My second book is an entirely different proposition, a different genre, and written in a completely different style. When a cache of letters, written by my father to my mother during the years of World War 2 eventually came in to my possession, I concluded that I should share some of them with a wider audience. In between a selection of those letters is traced the story of his life over those five long war years. It fascinated me to learn of the day to day life of an enlisted man – and later officer – as the war progressed to its inevitable conclusion, though finally without him as he languished behind the wire in a POW camp in Germany after having been captured on the battlefields of Normandy. And so his story has finally been written and my second book has now made it into print.
Prunes for Breakfast
One Mans War: Based on a True Story.
‘Many years after the deaths of my parents, my aunt handed me a box filled with letters that my father had written to my mother over the period from 1940 to 1945. This was the starting point of a journey for me to rediscover the father Ihad never really known...’
This is the story of John Searancke’s parents, told mostly from the side of his father, Eddie Searancke, from the time of his calling up in early 1940 to his release from a prisoner of war camp in Germany in 1945, thence his return to England to try to pick up the pieces of his old life. Nothing could ever be quite the same afterwards.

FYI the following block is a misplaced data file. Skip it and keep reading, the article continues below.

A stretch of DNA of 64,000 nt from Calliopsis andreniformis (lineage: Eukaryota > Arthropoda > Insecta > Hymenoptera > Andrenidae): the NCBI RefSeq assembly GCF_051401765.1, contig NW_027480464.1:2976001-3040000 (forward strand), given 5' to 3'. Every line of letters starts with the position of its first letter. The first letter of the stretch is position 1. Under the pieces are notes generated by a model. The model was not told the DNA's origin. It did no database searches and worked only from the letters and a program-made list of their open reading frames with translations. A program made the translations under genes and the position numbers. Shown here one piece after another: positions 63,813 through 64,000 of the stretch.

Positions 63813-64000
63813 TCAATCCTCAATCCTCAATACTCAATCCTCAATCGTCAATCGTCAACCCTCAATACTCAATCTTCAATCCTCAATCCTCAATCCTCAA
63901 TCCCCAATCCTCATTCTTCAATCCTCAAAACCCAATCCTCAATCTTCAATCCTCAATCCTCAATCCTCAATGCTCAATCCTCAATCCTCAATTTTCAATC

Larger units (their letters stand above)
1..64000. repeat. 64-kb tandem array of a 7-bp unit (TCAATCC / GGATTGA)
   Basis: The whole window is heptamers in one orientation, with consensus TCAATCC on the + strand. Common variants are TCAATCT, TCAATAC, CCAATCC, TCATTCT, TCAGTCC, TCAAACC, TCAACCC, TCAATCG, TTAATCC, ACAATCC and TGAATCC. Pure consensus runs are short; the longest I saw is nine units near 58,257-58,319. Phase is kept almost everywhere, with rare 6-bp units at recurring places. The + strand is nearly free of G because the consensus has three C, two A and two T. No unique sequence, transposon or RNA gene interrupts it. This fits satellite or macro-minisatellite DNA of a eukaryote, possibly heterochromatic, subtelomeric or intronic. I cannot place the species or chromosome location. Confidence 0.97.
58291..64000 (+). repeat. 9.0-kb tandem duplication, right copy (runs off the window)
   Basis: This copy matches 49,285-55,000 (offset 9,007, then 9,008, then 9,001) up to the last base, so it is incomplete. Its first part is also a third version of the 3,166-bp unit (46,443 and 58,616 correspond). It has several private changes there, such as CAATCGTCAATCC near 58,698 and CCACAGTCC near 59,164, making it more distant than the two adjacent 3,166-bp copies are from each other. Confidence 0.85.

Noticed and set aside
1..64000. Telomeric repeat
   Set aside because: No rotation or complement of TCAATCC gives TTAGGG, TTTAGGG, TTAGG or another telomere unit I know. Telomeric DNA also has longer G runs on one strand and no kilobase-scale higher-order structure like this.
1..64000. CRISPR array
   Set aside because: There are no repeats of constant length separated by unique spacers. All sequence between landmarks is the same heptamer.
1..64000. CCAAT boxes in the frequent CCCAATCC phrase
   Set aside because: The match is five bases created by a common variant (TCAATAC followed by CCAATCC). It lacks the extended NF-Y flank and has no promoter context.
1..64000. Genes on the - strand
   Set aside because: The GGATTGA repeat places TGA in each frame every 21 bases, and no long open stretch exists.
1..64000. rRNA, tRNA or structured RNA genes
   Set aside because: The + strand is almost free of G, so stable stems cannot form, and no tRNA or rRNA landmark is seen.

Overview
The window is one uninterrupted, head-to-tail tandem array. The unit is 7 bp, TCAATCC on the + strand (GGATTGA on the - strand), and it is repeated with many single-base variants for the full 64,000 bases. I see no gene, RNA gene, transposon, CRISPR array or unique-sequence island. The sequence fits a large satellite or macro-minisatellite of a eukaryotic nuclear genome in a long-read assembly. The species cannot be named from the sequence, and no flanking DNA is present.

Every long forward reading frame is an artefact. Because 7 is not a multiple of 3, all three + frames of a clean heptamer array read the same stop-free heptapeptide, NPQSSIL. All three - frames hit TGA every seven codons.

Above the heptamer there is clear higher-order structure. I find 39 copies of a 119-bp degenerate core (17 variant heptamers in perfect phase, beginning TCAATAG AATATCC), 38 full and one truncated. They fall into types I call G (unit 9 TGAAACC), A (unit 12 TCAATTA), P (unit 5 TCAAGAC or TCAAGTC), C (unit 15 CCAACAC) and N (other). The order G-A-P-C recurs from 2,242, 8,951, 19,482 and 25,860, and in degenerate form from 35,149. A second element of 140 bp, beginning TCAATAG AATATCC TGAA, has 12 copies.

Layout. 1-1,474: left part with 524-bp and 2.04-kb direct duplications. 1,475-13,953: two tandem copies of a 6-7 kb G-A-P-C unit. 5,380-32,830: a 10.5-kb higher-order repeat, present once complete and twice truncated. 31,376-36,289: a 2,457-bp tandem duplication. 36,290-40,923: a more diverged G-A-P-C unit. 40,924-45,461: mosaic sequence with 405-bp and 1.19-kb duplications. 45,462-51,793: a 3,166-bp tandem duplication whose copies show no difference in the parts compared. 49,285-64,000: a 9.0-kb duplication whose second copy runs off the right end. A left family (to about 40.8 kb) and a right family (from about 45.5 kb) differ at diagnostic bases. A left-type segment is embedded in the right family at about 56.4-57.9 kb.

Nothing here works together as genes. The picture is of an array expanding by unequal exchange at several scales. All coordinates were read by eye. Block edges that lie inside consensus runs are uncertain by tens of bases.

The letters take readers through five captivating years, telling of the ups and downs, the plots and counterplots, as Eddie rose through the ranks to end his war as a captain, elevated to that rank in the field as his troops faced the formidable might of the SS Panzers. The letters also reveal where his battle came to an abrupt end, in an orchard surrounded by the enemy and captured after a series of bloody skirmishes as the British army spearheaded its way from the beaches of Normandy. The journey as a prisoner across France and Germany in a truck, with comrades dying each day, may be as hard to read as it is to tell, particularly when a new life and new harsh rules had to be learned and rigidly enforced in a prison camp in northern Germany, the final destination.
This is written as part memoir, part fictionalised retelling and partly in letter format; John draws together all sources to recreate the five years of war and hardship that the letters span.
Dog Days In The Fortunate Islands
A new life in hidden Tenerife
On the brink of retirement, John and his wife Sally are determined to end a life at the grindstone in wet and windy Lancashire. Together with Freddie, their mush loved rescue dog from the local RSPCA, they embark on a journey of a lifetime and relocate to the island of Tenerife. Selling up, they make the move to the north of the island, a part mostly unknown to the casual tourist – their very own hidden paradise – a world away from the beaches and high-rise hotels of the south.